Dende is a multi-dimensional artist from Katy, TX. Coming off a monumental year, the rising star recently performed at SXSW, released an EP, and is on his way to becoming one of the most influential voices out of Texas. And with all the music culture that surrounds Houston, Dende was directly inspired by the local music scene — quickly making a name for himself as a force to be reckoned with.


His recent EP, 2-Sided, explores another side of the artist, known for his fluidity between rap and R&B. Dende sat down with us in downtown Los Angeles to discuss his 2-Sided EP, his identity, and his goals.

When did you realize you could do music for a living?

I grew up with music. I grew up singing in the church, took piano lessons when I was a little kid. I was in a band all through middle school, high school, then some of college. I went to college on a vocal performance scholarship. I was making music my senior year of high school, it was just jokes. I wasn’t taking it seriously. 

But probably freshman year of college, I started taking it seriously. I still sucked, but I was taking it more seriously. It wasn’t until maybe three or four years ago I said I can actually probably do this. I don’t know what year it is right now, but maybe 2018/2019?

What were you doing before that?

A lot of odd jobs. I’ve worked on cars. I have my HVAC license for AC. I’ve worked at grocery stores. I’ve worked at a juice bar. I’ve worked on food trucks, done a whole lot of stuff. That’s what I was doing.

What’s the inspiration behind your name?

I’m a nerd, and I really love anime. Dende is from an anime I grew up watching, Dragon Ball Z. Dende’s a very overlooked character. He’s not really important, but he’s important to the show. Because the whole show is about the dragon balls, you can’t get your wish without the dragon balls. 

Dragon balls don’t exist if Dende doesn’t exist. He’s not very strong, but he’s really important to the show. I really like him, and he’s also a healer. Some of the stuff that I talk about in songs is healing. Besides the whole EP I put out about sex. [laughs]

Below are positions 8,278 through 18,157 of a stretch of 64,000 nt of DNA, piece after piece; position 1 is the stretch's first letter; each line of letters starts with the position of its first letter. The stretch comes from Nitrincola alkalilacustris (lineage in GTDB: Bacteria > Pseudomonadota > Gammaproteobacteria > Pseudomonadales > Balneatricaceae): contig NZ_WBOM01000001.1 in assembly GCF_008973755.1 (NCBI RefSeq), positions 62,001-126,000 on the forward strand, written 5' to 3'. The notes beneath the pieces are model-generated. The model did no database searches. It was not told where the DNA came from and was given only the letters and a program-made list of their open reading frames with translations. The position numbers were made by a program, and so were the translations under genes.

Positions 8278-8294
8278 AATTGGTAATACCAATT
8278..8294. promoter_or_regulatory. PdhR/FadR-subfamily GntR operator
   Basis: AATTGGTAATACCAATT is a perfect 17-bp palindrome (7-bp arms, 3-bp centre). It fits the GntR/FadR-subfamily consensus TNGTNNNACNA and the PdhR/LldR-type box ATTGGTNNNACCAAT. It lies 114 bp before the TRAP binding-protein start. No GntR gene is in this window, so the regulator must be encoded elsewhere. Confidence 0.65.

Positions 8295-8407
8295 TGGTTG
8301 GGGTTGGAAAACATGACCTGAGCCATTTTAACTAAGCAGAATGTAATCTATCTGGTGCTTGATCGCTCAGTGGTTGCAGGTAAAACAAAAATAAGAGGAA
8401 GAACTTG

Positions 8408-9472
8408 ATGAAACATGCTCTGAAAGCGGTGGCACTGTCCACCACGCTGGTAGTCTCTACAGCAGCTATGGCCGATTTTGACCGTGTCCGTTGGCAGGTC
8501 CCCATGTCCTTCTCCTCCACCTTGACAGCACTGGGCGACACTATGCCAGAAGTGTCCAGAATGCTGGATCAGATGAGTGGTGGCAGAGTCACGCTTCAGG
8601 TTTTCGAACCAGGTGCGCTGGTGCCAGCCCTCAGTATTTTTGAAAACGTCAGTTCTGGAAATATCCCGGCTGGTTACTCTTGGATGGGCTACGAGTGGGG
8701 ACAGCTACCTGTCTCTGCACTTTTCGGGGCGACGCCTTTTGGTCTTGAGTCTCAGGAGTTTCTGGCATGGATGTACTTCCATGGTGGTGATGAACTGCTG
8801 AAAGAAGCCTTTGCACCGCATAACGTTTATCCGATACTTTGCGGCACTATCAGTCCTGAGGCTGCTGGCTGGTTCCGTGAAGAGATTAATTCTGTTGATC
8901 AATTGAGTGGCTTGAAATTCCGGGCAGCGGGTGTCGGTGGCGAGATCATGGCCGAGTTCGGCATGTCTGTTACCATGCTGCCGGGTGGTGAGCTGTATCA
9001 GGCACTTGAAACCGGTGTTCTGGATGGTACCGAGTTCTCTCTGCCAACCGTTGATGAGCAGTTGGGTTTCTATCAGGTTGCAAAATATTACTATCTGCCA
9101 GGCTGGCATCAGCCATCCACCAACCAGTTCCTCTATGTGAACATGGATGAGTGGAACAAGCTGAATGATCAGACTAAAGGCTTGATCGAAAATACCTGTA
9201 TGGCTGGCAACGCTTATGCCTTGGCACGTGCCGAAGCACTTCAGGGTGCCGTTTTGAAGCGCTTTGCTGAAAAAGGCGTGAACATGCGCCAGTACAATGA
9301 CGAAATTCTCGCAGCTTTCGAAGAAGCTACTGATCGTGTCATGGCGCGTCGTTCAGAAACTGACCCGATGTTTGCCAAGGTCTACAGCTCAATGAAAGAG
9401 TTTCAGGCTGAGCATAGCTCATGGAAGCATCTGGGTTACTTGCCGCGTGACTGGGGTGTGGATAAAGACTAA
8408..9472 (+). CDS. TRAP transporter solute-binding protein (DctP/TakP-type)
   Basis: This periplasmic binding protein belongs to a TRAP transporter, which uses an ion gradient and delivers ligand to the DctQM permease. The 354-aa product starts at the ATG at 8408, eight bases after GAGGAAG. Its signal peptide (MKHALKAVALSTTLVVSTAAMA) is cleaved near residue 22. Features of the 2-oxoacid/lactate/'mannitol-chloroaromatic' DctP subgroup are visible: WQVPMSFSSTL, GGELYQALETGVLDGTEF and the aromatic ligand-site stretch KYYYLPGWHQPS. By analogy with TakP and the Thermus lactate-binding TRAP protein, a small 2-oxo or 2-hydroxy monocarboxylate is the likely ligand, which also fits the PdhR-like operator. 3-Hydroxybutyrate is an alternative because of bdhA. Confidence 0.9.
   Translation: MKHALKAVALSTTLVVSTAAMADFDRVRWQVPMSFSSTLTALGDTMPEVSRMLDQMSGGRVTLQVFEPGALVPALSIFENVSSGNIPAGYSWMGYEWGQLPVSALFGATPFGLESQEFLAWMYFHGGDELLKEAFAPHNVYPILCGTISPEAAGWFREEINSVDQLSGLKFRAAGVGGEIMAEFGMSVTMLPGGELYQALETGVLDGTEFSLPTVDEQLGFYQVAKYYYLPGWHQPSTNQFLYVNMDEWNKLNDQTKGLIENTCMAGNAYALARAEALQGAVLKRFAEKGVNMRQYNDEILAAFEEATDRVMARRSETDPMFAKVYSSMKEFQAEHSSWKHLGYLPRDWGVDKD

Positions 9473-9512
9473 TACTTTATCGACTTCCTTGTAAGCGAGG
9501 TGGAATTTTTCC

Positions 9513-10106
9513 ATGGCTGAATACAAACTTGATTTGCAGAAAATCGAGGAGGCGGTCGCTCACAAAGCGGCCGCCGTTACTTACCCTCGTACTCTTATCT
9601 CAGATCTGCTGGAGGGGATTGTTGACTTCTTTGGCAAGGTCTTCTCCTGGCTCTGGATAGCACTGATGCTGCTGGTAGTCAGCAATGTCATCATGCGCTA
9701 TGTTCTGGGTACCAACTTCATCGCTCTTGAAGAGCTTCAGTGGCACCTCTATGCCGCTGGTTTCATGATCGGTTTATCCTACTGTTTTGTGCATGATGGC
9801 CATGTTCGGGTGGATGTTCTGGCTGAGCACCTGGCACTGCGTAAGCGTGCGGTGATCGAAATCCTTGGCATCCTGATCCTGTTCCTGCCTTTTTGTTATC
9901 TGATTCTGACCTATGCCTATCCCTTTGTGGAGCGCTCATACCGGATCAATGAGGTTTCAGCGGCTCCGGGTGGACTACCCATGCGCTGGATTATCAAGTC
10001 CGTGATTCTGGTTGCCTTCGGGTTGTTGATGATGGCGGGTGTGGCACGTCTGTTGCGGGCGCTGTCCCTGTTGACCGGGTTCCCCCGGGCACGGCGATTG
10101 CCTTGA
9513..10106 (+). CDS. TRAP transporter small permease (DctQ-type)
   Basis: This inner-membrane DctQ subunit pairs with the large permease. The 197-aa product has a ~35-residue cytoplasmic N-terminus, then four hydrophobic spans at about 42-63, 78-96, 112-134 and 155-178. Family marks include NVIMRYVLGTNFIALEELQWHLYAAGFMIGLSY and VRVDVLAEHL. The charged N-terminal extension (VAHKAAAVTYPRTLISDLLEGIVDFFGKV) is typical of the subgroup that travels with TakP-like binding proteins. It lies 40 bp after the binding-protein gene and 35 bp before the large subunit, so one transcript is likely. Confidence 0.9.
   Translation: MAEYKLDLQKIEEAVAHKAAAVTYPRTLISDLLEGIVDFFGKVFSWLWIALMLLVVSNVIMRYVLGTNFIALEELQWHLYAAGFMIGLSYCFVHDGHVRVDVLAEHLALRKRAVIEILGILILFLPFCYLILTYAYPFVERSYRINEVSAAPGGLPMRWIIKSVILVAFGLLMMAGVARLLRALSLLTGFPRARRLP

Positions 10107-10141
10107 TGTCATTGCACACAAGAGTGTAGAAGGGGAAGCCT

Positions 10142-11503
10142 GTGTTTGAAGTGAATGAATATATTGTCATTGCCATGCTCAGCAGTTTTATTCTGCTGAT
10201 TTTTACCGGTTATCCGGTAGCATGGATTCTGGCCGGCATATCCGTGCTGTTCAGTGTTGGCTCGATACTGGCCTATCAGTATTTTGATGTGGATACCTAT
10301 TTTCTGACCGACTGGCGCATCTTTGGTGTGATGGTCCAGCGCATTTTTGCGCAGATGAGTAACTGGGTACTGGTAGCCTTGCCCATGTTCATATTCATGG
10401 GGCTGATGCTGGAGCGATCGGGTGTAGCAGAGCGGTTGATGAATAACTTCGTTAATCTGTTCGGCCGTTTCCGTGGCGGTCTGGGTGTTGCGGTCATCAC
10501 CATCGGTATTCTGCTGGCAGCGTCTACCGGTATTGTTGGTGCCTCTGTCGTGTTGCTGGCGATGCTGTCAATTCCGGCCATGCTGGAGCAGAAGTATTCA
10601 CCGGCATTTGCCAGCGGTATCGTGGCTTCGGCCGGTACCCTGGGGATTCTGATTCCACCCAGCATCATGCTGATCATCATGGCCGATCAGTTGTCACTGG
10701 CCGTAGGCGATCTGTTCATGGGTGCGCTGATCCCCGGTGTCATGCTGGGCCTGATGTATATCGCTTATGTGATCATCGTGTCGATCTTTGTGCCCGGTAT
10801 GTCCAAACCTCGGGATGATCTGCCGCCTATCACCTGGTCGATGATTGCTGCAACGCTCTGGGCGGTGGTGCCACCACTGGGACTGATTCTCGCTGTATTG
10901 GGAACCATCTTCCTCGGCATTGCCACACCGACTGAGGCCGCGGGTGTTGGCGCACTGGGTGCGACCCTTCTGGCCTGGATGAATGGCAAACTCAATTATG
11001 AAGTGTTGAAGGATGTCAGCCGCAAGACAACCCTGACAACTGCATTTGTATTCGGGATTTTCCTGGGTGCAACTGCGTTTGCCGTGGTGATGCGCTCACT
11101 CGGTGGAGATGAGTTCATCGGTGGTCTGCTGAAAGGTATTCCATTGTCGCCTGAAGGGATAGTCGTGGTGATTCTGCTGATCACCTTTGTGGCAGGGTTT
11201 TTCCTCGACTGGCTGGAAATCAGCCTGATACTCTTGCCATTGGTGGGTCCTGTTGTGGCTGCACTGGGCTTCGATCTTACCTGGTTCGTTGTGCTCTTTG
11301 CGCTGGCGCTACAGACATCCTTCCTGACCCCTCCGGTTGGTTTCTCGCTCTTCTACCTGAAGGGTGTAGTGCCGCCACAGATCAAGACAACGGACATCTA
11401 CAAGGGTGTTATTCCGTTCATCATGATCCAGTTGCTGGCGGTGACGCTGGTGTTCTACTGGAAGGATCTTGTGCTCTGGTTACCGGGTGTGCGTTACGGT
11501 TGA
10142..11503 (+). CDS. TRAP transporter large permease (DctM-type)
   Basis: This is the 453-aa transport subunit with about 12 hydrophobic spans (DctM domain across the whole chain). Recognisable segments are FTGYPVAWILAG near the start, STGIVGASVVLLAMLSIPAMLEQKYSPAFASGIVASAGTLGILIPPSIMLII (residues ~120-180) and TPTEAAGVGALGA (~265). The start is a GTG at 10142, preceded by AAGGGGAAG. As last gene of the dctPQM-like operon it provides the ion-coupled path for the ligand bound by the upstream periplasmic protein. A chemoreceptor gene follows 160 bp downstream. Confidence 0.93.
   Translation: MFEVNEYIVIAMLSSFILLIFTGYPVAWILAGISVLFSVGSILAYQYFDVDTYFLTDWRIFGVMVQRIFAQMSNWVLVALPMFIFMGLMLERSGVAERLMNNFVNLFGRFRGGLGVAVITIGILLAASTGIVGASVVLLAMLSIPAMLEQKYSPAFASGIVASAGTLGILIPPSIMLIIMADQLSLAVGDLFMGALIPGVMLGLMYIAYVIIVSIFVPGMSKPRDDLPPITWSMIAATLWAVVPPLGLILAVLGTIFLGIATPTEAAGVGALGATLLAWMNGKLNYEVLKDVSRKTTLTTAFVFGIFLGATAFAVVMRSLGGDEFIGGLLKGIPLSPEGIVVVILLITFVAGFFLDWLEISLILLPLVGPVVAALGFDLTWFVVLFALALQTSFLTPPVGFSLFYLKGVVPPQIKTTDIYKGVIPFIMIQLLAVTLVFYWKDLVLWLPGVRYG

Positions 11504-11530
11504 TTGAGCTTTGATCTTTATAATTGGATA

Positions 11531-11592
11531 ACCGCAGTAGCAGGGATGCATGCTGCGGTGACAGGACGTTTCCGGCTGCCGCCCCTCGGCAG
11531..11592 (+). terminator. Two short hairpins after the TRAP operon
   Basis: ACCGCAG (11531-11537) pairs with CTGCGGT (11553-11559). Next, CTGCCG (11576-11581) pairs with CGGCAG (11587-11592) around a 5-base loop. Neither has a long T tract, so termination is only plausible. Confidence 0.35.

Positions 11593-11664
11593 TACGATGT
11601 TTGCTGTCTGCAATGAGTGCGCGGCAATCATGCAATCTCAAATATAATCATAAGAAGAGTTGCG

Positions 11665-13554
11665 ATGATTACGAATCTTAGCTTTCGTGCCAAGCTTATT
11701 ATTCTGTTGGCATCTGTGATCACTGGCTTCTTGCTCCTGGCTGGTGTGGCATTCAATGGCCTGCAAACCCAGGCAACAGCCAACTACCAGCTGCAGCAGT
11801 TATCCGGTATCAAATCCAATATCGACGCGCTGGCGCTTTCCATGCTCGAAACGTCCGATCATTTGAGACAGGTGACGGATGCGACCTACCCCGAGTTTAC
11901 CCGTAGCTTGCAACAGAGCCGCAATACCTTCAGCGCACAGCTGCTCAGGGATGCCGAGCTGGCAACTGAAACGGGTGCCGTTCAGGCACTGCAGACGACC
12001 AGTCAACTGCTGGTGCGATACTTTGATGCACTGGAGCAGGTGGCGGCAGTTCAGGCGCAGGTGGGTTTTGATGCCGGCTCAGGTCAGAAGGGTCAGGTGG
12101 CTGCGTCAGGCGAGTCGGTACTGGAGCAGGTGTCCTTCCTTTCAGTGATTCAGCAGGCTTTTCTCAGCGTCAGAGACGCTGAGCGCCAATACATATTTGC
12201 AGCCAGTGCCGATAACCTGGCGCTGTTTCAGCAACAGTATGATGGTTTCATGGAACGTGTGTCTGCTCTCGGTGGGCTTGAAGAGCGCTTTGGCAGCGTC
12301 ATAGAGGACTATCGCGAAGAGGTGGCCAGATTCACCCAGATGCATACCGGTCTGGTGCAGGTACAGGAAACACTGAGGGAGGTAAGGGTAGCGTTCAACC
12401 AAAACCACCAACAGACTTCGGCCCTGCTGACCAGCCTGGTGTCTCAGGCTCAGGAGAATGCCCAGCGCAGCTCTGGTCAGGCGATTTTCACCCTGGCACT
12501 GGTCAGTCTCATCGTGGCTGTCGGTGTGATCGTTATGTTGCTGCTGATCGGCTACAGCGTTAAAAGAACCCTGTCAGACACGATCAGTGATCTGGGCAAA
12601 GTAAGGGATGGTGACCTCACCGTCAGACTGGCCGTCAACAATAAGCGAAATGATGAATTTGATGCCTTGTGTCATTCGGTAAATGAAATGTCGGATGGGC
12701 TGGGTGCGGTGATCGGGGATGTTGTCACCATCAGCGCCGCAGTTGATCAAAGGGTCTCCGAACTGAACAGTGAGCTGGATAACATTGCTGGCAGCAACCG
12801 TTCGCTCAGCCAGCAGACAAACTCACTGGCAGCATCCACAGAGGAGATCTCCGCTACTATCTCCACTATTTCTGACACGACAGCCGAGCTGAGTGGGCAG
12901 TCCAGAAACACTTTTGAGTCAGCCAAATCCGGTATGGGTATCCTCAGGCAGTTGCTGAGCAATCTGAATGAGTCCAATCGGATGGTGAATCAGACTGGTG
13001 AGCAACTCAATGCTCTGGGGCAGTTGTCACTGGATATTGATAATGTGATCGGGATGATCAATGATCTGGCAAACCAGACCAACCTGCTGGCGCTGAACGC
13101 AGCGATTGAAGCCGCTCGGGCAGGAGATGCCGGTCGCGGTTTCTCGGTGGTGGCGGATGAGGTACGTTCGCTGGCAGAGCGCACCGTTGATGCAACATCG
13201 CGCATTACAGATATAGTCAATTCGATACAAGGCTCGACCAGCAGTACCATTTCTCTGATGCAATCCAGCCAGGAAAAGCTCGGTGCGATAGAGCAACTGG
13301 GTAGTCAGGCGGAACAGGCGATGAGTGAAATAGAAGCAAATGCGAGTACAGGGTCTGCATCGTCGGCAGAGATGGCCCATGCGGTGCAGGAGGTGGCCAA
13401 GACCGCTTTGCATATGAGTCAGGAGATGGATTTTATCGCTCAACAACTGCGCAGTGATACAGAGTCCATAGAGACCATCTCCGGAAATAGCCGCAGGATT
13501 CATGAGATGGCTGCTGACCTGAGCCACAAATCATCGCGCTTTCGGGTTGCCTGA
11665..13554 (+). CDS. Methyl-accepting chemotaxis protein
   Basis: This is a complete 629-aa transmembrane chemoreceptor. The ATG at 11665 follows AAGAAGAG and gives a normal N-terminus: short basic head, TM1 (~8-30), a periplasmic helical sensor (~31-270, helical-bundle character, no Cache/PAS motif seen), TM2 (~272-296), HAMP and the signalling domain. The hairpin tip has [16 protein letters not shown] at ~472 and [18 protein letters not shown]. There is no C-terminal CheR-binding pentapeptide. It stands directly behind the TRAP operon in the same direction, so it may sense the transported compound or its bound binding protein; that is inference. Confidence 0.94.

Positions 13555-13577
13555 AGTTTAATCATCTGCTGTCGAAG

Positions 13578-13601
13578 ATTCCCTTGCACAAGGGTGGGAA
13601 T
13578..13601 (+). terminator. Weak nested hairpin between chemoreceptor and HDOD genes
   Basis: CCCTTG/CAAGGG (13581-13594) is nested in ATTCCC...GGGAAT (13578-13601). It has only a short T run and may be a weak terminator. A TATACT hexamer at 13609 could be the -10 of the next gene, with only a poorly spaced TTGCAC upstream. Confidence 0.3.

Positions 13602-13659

You touch on your sexuality with this project, what does that mean for you?

Honestly at this point: if you don’t like something, I don’t really care. I made one song that’s about a man and another one is about a woman. I don’t know who exactly had the idea, but we had an idea to put on the cover of me getting pulled from both sides. This was not that much of a vulnerable type of music, but it does touch on the subject a little bit. Being like “yeah, this is who I am. This is how I am, I don’t really care if you like it. You’re going to like these songs though.” 

When did you come out as bisexual? 

I think 2020. So what happened to me was I came out to one person originally, then I said “I probably would never tell anybody else. I don’t need everybody to know.” Then I got really drunk on a Tuesday, and I tweeted it out at 3:00am. A long ass message, I said “even if you’re my family, if you don’t fuck with me anymore I don’t care. That’s your decision to make. This is who I am. This is who I always have been, this is who I’m always going to be.” So that’s that. 

The next day, I got calls from my dad. He was weird, but he wasn’t being a dick or anything. He wasn’t being mean, he was giggling. I’m like alright, you’re a grown man. My mom just had a real conversation with me. She said “I hope you didn’t think that I would care, because I still love you. You’re my son, I’ll always love you. I don’t care.” But yeah, it’s not really an issue. There’s been people that left my life, but it’ll be alright.

3 things you need in the studio at all times?

Incense, mood lighting, and Topo Chico. It’s a seltzer water. Mainly in Texas, but I think it’s everywhere.

What do you like to do when you’re not doing music?

I like to watch anime. I’ve been writing a lot of skits, I want to film those. I like to go to the pool, I love the water. Other than that, that’s all I do: watch anime, take care of my plants, make music. I don’t do anything else.